Slow Food chose $5 since that is the typical cost of a fast food meal when you include an “entree, ” side and a drink (think burgers, fries and a Coke).  When I told my friends that I was participating in the challenge, virtually no one I talked to had heard of Slow Food. I was surprised since this global organization started in Italy in the late 80′s; a counter to the rise of fast food and fast life. In addition to addressing the disappearance of local food traditions, Slow Food seeks to “…renew people’s interest in the food they eat, where it comes from, how it tastes and how our food choices affect the rest of the world.” Noble cause, lofty goal, especially considering the popularity of fast food.
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From Junk to Funk: One Mom’s Tale

This is a guest post by Janeane Bernstein. Be Food Smart showcases voices from all fronts of the food movement. Know of a blogger, farmer or passionate storyteller who may be interested? Contact us or provide details in your comment.

Hasta la vista fast food, bye-bye TV dinners – I’m out of my funk!

Bacon double cheeseburgers, French fries, ring dings, Twinkies, pepperoni pizza, sodas galore, TV dinners – you name it, I ate it. Those were just a few of my favorite things growing up and the list goes on. Of course, now I know why I was packing on a few extra lbs, was so sluggish and even depressed at times. I was eating cookies for breakfast and a whole assortment of high sugar treats on the way to school. As the day continued my high fat, high sugar roller coaster continued.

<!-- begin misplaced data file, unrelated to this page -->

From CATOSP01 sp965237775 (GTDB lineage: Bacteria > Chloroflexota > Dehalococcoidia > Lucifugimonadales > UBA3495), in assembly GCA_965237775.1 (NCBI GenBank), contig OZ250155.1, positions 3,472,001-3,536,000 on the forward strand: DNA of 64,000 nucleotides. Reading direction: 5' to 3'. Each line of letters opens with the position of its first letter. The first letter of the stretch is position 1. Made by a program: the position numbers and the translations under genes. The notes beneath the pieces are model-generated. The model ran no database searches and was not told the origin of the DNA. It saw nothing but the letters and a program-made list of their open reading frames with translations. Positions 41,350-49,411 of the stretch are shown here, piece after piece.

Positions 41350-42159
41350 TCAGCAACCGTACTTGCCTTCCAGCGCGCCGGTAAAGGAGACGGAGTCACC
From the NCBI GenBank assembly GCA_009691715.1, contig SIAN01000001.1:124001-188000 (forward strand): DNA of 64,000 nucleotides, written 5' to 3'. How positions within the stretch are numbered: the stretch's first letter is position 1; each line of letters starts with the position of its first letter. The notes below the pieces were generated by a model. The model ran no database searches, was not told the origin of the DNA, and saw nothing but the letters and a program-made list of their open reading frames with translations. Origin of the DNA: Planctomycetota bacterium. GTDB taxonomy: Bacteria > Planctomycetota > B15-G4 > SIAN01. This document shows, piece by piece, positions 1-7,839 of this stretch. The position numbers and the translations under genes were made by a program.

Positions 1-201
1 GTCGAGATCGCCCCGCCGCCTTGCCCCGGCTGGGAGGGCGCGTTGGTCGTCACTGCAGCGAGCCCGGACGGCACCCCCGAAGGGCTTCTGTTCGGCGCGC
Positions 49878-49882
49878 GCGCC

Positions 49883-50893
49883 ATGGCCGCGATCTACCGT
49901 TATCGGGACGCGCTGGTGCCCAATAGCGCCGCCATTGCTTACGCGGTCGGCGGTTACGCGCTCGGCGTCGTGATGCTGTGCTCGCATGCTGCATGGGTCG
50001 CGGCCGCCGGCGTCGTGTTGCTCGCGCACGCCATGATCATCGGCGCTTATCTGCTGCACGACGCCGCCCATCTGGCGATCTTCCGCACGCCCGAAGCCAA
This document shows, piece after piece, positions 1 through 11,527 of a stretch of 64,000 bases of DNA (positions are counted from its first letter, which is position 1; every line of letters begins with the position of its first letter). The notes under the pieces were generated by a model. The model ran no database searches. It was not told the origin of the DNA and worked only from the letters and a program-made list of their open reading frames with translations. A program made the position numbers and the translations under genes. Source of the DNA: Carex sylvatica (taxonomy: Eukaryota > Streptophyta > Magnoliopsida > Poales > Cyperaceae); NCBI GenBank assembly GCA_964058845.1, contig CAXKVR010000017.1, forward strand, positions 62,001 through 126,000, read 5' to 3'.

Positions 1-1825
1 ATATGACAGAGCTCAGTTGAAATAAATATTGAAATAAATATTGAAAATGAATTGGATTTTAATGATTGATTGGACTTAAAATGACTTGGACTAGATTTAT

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On October 1st, we participated in the second annual SOL Food Festival in Santa Barbara, California. This festival is more than just a celebration of Sustainable, Organic and Local food. The goal is to delight and educate. It was in this spirit that we were challenged by the event organizers to come up with a fun activity where people might actually learn something. The outcome?

SOL Food Jeopardy

One of our first Jeopardy games of the day. This was a great group to get us started. Jonas Dalidd is sitting behind the computer and Dina Clapinski is Alex Trebek. Photo by Shabina Dalidd

For 8 hours we hosted virtually non-stop jeopardy games. Dina’s voice was the only thing slowing us down!


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Regardless of how you feel about genetically modified organisms (GMOs), it’s hard to argue that consumers shouldn’t have the right to know if we’re eating them. Monsanto, big ag scientists, and our government keeps saying GMOs are perfectly safe and that GMO labeling would only “confuse” consumers. In national surveys, it’s something like 93% of Americans are in favor of GMO labeling. No wonder big ag and food manufacturers don’t want to label because they know people may think twice before buying foods with GE ingredients.